Impact of Queuing Schemes and VPN on the Performance of a Land Mobile Radio VoIP System
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An experimental test bed was created to evaluate four QoS queuing schemes: first-in first-out queuing (FIFO), priority queuing (PQ), weighted fair queuing (WFQ), and class-based weighted fair queuing (CBWFQ). Quantitative results were obtained for voice application throughput, delay, jitter, and signaling overhead. Results show that, compared to a baseline case with no background traffic, LMRVoIP traffic suffers when carried over links with heavy contention from other traffic sources when FIFO queuing is used. There is significant packet loss for voice and control traffic and jitter increases. FIFO queuing provides no QoS and, therefore, should not be used for critical applications where the network may be congested. The situation can be greatly improved by using one of the other queuing schemes, PQ, WFQ, or CBWFQ, which perform almost equally well with one voice flow. Although PQ has the best overall performance, it tends to starve the background traffic. CBWFQ was found to have some performance benefits over WFQ in most cases and, thus, is a good candidate for deployment.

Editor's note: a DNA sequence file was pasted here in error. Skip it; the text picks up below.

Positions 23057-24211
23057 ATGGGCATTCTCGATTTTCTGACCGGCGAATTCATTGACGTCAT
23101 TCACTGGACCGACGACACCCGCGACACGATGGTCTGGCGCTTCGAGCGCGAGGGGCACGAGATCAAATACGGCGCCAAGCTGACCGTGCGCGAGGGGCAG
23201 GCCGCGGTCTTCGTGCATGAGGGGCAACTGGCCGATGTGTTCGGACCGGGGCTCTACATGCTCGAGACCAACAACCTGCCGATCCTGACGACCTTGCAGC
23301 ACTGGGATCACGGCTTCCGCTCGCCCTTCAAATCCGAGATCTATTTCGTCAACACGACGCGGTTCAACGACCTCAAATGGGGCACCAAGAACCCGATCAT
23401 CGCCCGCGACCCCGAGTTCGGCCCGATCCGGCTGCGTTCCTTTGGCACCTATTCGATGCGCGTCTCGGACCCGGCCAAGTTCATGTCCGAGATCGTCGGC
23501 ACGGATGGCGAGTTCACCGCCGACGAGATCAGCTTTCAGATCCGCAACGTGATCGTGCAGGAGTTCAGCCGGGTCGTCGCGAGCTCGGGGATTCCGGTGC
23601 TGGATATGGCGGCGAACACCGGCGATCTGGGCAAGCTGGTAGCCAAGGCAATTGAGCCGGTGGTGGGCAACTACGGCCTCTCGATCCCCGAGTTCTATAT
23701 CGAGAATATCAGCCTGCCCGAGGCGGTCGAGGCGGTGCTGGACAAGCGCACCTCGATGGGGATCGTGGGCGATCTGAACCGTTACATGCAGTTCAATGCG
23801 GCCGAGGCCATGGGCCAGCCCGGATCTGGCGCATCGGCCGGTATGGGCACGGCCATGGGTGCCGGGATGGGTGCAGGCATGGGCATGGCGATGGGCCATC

The LMRVoIP application was also tested using a VPN, which led to a modest increase in latency and bandwidth utilization, but was found to perform well.
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